It is a congenital disorder characterized by postaxial acrofacial dysostosis in association with severe postaxial limb deficiencies. The craniofacial malformations may include malar hypoplasia, micrognathia, cleft palate, small, protruding, “cup-shaped” ears, eye colobomas and ptosis, and ectropion. The limb abnormalities include incomplete hypoplasia, syndactyly, clinodactyly (eg, the fifth digits and, in some cases, the fourth and third digits), and hypoplasia of the ulna and occasionally the radius.
Postaxial Acrofacial Dysostosis Syndrome (POADS); Genée-Wiedemann Syndrome (formerly).
This medical condition was first described in 1969 by Ekkart Genée (b. 1936), a German ophthalmologist. He assumed this disorder to be an extreme variant of Treacher-Collins Syndrome (dysostosis mandibulofacialis). Hans Rudolf Wiedemann (1915-), a German pediatrician, in 1975 described it as a separate entity. Further cases were reported by L. S. Wildervanck in 1975 and by M. Miller, an American physician, in 1979. The syndrome was named the Genée-Wiedemann Syndrome in 1987.
It is a very rare and the exact incidence remains unknown. There are fewer than 20 cases reported.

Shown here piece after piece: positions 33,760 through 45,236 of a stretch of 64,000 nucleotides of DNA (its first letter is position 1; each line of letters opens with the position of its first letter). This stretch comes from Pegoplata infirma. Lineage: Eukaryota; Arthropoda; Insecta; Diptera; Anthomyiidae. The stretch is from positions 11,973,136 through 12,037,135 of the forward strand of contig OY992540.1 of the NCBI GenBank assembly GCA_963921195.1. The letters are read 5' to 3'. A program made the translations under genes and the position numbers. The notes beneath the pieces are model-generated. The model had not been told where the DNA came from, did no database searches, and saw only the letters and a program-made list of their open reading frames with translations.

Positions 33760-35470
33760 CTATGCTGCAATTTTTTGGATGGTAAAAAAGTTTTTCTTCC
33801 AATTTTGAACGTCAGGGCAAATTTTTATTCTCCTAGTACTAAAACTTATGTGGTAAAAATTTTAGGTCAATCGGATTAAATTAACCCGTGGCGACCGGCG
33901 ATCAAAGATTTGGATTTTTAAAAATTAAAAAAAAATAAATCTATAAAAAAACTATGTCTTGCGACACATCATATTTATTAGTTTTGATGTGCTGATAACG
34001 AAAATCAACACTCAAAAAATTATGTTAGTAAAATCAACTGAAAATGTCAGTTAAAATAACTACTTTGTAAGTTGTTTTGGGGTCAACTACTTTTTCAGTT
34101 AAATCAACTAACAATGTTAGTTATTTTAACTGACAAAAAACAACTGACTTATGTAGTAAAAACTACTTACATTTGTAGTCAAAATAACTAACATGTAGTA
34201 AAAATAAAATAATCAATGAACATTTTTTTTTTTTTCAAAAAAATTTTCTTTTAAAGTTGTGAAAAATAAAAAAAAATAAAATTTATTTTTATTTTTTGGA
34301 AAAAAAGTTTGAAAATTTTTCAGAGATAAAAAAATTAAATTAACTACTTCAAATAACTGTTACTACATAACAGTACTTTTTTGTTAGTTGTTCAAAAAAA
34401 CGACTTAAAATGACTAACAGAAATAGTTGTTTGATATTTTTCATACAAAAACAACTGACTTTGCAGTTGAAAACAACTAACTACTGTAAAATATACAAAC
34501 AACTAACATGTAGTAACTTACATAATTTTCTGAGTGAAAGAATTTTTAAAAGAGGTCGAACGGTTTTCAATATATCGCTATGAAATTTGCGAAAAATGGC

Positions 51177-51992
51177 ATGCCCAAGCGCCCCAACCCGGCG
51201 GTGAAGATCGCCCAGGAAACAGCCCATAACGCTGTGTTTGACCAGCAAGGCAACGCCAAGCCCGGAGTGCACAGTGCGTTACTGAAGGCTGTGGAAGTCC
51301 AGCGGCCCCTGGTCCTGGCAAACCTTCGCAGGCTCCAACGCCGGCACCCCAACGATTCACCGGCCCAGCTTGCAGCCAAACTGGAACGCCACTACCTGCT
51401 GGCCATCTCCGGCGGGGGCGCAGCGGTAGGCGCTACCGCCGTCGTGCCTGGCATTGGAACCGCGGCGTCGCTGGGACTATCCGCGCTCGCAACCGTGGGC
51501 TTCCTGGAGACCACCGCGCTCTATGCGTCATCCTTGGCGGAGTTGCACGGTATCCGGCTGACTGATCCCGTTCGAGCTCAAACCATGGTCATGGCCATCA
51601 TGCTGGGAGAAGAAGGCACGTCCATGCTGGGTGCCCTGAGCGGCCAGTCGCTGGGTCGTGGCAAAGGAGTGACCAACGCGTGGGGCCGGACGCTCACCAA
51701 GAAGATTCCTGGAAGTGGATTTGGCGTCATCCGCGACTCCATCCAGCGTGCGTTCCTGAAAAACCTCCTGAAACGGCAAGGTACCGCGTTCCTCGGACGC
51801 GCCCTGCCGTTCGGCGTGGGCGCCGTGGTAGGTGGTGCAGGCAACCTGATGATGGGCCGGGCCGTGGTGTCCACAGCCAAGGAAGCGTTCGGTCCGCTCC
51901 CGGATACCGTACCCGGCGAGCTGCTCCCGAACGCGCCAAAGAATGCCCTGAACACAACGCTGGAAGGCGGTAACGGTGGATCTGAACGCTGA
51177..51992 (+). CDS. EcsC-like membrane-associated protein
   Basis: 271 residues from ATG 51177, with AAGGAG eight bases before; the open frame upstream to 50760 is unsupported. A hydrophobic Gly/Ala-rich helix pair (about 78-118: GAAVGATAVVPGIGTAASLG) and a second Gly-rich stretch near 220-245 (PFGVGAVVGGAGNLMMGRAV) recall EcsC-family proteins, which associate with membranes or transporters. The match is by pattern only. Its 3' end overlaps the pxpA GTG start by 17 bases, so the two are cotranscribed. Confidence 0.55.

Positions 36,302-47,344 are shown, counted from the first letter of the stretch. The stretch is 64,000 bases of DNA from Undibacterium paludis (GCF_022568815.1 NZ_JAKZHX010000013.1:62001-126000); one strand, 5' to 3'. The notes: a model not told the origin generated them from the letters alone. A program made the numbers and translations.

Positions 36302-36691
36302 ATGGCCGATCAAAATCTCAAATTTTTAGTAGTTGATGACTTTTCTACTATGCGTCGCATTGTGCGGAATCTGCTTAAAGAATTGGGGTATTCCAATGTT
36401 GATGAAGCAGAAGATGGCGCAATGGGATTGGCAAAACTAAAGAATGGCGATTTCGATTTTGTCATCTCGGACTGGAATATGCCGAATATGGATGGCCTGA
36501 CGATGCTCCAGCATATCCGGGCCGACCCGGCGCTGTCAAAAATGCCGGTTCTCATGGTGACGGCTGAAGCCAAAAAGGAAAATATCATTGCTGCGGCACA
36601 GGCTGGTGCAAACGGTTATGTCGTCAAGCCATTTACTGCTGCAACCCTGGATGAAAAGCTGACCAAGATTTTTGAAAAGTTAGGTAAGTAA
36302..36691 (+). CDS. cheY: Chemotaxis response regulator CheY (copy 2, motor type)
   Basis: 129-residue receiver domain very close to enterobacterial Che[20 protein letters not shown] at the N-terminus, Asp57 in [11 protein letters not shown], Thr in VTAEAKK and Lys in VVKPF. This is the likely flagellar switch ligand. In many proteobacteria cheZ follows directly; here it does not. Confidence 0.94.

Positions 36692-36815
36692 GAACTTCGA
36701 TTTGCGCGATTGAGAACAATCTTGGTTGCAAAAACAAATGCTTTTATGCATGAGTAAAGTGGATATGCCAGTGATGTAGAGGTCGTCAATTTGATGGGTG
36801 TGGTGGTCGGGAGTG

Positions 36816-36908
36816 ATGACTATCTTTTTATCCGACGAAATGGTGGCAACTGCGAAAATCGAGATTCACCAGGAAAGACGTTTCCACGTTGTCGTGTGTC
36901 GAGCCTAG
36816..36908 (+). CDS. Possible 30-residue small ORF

It is believed inherited as an autosomal recessive trait.
Clinical aspect similar to Treacher Collins Syndrome, but with postaxial upper and lower limb defects.
Craniofacial anomalies include malar hypoplasia with micrognathia, cleft lip or palate; downslanting palpebral fissures with lower-lid ectropion; eyelid coloboma; absent superior orbital ridge; hypoplastic, low-set ears. Sometimes choanal atresia. Limbs demonstrate absence of fourth or fifth ray in hands and feet; forearm shortening caused by ulnar hypoplasia; syndactyly. Cardiac defects in 30% of patients (atrial septal defect, ventricular septal defect, patent ductus arteriosus). Sometimes the patient present a pectus excavatum. Intelligence is normal but often questioned because of hearing deficit.
Precautions before anesthesia
Complete preoperative workup for associated cardiac anomaly must be conducted. The evaluation of the airway should encourage to ask for an anesthesia consultation.
Preparation for difficult tracheal intubation is the rule. Nasopharyngeal and laryngeal mask airway should be ready for use, as should special intubation devices such as fiberoptic laryngoscope, Bullard laryngoscope, and light wand, etc. Spontaneous ventilation should be maintained until airway is secured; venous access can be difficult because of limb defects. A laryngeal mask airway must be available in case of failure to ventilate or intubate. The presence of associated congenital heart defects also dictates the anesthetic plan. Hearing difficulties may complicate the induction period.
Medicaments with ototoxicity must be avoided. In presence of cardiopathy, antibiotherapy must be considered.